High Court judge Mr Justice Mann suggested that the law of nuisance can apply to a claim for invasion of privacy in appropriate cases. However in this case, by choosing to build or purchase flats with large windows the developers and residents had "created or submitted themselves to a sensitivity to privacy" which was greater than would have otherwise been the case.
"It would be wrong to allow this self-induced incentive to gaze, and to infringe privacy, and self-induced exposure to the outside world, to create a liability in nuisance," the judge said.
"Other architectural designs would have reduced the invasion of privacy to levels which should be tolerated; that is the appropriate measure in my view. If the claimants have a design which raises the privacy invasion then they have created their own sensitivity and will have to tolerate what the design has created," he said.
Property disputes expert Patricia Mellody of Pinsent Masons, the law firm behind Out-Law.com, said: "Although the residents lost their claim, the case is of significance as it is the first time it has been held that the law of nuisance should accommodate claims for breach of privacy; a view reinforced by Article 8 of the European Convention on Human Rights which protects the rights of individuals to respect for their private and family life and their home. The court made it clear this extension of the law of nuisance would only protect homes and not commercial property."
"Whether in fact in any particular case, overlooking would constitute a sufficient interference with privacy to constitute a nuisance would be a question of the extent to which there was a legitimate expectation of privacy. In this case, the homes in question had floor to ceiling windows. The judge accepted that the significant number of visitors to the Tate Modern's viewing gallery and their interest in the flats was intrusive. However, the judge found that had the homes been constructed with more wall and less glass, the level of overlooking would not have constituted a nuisance, and it would be wrong to allow the self-induced particular sensitivity of the homes in this case to found a nuisance claim," she said.
"The judge also found that the residents could have taken measures to avoid the intrusion they were complaining of, for example by putting up net curtains. It is unusual for nuisance claims to be successfully defended on the basis the claimant hasn't taken measures to avoid the consequences of the nuisance. The judge himself accepted that, by contrast, a victim of excessive noise would not be expected to buy earplugs. This is an extreme case of a completely glazed building adjacent to a viewing gallery and whilst it has extended the law of nuisance in principle to protect the privacy of homes, the findings of fact here are likely to mean its application to future cases is limited. It will be interesting to see if the decision is appealed," she said.
The Tate Modern extension complained about by the residents, known as the Blavatnik Building, opened in 2016. It includes, on its 10th floor, a walkway advertised as giving visitors a "360 degree panoramic view" of London. Residents of four flats in the adjacent Neo Bankside housing development brought a nuisance claim against the gallery, as well as a claim for breach of their right to privacy under the actionable right to privacy against 'public bodies' set out in the 1998 Human Rights Act 1988 (HRA).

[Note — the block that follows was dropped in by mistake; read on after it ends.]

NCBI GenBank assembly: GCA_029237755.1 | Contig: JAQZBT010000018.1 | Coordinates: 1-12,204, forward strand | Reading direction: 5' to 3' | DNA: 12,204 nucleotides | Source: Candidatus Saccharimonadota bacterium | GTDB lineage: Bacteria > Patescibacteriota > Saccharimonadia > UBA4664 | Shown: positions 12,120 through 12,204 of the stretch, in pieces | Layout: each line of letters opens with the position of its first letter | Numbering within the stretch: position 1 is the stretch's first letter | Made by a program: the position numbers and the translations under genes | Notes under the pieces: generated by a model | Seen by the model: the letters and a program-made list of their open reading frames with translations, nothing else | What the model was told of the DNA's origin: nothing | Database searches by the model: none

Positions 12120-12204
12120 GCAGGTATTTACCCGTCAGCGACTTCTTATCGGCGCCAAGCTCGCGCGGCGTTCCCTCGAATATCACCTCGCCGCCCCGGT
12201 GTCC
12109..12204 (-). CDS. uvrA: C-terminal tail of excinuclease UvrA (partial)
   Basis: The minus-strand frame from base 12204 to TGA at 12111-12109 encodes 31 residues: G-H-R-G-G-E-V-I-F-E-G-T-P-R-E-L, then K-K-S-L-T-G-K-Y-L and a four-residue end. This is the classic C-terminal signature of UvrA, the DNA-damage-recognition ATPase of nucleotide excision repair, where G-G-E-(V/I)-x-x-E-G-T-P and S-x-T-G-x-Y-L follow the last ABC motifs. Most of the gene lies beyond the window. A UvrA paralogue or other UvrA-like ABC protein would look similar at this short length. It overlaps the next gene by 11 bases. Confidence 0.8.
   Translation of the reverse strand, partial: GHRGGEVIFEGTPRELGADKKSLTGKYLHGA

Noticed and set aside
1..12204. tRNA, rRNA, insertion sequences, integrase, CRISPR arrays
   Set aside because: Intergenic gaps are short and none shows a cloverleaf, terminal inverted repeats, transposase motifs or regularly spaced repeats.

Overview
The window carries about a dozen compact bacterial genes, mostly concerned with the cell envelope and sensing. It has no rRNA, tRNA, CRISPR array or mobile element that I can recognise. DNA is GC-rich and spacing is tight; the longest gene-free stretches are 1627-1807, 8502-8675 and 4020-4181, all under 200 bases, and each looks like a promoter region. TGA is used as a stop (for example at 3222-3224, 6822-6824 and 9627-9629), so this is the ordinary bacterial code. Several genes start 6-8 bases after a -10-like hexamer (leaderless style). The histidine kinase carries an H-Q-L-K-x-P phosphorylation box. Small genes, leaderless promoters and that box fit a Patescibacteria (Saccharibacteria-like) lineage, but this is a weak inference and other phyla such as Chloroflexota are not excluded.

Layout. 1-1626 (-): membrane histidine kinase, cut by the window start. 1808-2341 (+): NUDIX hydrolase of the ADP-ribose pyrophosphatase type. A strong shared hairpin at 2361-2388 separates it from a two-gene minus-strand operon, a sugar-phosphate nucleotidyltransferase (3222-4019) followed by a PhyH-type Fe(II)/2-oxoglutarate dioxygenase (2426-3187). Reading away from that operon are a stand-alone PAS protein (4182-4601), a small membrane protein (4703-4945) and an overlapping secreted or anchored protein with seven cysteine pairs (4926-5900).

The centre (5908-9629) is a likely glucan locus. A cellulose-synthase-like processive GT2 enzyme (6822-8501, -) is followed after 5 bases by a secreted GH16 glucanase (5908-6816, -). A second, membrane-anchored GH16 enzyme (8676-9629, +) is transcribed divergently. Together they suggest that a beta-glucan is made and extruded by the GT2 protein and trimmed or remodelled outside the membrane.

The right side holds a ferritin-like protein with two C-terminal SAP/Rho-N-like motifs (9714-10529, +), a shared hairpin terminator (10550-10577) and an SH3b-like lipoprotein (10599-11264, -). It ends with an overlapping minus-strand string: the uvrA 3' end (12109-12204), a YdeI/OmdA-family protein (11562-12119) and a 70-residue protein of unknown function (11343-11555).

In his judgment, Mr Justice Mann first concluded that the residents experience a "material intrusion into the privacy of [their] living accommodation". This intrusion was both "greater" and "of a different order" from what would be the case if the flats were overlooked by windows from a typical residential or commercial development, rather than a dedicated viewing gallery at a museum.
The judge dismissed the residents' direct privacy claim under section 6 of the HRA which prohibits public authorities from doing anything which is incompatible with a Convention Right on the grounds that the Tate was not exercising "functions of a public nature". He then went on to consider the nuisance claim. He said that he would have been "minded to conclude that the tort of nuisance, absent statute, would probably have been capable, as a matter of principle, of protecting privacy rights, at least in a domestic home". If he had not been, he noted that the courts are also capable of "developing existing causes of action", such as nuisance, to give effect to individuals' right to privacy under Article 8 of the European Convention on Human Rights as incorporated into UK law by the HRA.
However, after going on to balance the rights of the residents with those of the Tate Modern, the judge found in favour of the gallery. He noted that the "striking design" of the tower block, which attracted the attention of visitors to the viewing gallery, "has the consequence of an increased exposure to the outside world".
"That should not be allowed to alter the balance which would otherwise exist," he said.
It was also relevant to the judge that the glazed area at the front of each affected flat was not originally intended as part of the living accommodation, but rather as a type of "internal balcony" to which a lower expectation of privacy applied. He also noted that the residents had several remedial options available to them, such as lowering their blinds or installing privacy film or net curtains.
"A differently built, but perfectly acceptable, property would have had more privacy built in, or rather would not have had the same degree of exposure," he said. "These properties are impressive, and no doubt there are great advantages to be enjoyed in such extensive glassed views, but that in effect comes at a price in terms of privacy."